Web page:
Yesterday's Oprah featured a stunningly thin and fit Gwenyth Paltrow, who had recently lost twenty pounds and yet eschews dieting of any kind, claiming that even thinking about dieting causes her to gain five pounds.
But after a bit of prodding and (conveniently) a packaged video piece, it was revealed that Paltrow works out six days a week in a beautiful home gym with an omnipresent trainer who "makes" Gwyneth sweat it out in 80 degree, brutal strength training and cardio sessions. Paltrow likes the setting because she can look out the window onto an apple orchard and hear her kids playing in the pool while one of her two nannies watches them and she does countless "butt" repetitions.
This video is the closest thing to lifestyle porn as anything ever conjured up by the talented Oprah production team, outperforming Martha Stewart on her best day.
Good for Paltrow, I guess, for amassing the wealth to support her quest for peace with her own body.
But how, exactly, is it supposed to inspire me?
Most of us will never be able to achieve that body so we can eat whatever we want by working out for twelve hours a week with a trainer urging us on to perfection. Surely Oprah knows this.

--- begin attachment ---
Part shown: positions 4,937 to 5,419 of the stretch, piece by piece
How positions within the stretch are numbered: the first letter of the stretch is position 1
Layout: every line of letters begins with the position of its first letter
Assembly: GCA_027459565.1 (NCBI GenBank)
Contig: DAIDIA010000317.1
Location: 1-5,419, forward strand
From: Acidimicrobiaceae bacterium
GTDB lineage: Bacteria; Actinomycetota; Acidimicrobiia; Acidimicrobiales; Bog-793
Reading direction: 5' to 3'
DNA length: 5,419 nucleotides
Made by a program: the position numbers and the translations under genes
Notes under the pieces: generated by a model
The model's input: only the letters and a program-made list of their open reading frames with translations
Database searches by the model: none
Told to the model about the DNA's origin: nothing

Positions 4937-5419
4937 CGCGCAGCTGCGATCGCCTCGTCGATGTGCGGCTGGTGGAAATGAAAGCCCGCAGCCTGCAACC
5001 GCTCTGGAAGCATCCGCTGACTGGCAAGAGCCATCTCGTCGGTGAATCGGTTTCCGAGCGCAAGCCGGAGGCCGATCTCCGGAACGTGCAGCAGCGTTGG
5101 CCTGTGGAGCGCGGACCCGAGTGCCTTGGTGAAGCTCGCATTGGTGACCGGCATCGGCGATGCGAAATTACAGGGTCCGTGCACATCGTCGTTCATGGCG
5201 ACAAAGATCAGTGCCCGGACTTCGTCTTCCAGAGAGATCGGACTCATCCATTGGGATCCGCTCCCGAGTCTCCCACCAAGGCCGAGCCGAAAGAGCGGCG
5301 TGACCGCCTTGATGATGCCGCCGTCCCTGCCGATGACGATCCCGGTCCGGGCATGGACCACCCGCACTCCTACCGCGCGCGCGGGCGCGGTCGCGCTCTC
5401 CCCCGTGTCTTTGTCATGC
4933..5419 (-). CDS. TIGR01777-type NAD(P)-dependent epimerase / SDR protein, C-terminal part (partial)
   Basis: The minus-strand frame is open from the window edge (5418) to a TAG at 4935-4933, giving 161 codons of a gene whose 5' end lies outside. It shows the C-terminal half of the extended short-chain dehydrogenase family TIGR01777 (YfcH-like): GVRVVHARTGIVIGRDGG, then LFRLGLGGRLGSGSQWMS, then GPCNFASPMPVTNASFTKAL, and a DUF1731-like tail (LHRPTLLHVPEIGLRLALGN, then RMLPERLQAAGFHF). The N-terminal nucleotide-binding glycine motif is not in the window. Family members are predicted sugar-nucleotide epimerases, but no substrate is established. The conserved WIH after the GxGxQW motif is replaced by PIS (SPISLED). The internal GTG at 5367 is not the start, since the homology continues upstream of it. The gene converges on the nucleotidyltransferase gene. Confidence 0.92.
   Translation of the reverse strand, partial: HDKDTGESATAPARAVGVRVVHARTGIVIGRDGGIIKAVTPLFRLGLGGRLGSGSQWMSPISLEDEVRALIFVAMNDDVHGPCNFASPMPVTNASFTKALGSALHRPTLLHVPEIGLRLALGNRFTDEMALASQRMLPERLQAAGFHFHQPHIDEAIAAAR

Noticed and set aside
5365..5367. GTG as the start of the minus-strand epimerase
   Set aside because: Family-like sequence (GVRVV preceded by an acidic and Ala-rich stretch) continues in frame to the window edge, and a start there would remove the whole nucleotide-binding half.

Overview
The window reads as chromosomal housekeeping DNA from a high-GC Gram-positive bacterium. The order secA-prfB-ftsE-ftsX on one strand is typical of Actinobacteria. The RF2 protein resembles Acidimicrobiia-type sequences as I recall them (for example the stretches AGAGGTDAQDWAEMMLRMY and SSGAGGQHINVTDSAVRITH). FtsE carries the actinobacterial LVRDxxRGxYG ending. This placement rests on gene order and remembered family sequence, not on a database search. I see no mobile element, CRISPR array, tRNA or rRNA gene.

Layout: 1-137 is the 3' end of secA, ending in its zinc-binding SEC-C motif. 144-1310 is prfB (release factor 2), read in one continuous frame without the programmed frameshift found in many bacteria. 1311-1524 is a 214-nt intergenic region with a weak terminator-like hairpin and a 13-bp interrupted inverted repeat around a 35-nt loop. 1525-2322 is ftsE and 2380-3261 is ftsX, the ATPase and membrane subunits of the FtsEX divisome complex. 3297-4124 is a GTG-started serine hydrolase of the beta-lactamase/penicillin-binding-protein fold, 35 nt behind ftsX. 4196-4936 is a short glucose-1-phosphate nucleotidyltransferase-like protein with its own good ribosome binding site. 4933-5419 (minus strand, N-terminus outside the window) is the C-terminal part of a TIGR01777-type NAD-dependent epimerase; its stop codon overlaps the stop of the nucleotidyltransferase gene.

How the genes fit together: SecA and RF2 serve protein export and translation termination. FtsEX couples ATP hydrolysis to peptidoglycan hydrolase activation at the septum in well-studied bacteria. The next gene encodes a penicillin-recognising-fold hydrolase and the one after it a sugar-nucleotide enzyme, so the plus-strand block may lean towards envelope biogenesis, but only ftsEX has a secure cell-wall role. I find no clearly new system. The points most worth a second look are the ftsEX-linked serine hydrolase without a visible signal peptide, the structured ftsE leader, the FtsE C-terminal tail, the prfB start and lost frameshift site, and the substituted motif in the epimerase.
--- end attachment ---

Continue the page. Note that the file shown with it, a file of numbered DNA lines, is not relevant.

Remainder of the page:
Is she simply feeding into our voyeuristic impulses and celebrity worship, which Oprah herself purports to share with us, creating an illusion that we are Oprah's girlfriends as we round the television together at four p.m. to watch our celebrity goddess achieve that ideal form, that ideal role as mother and wife and object of desire?
Or should we be more cynical, concluding that perhaps the less secure we feel about ourselves, the more we will watch Oprah in search of solutions, making us nothing more than a desirable demographic?
If neither of these things are true, then wouldn't it have been nice if Oprah had said, "Results not typical" ?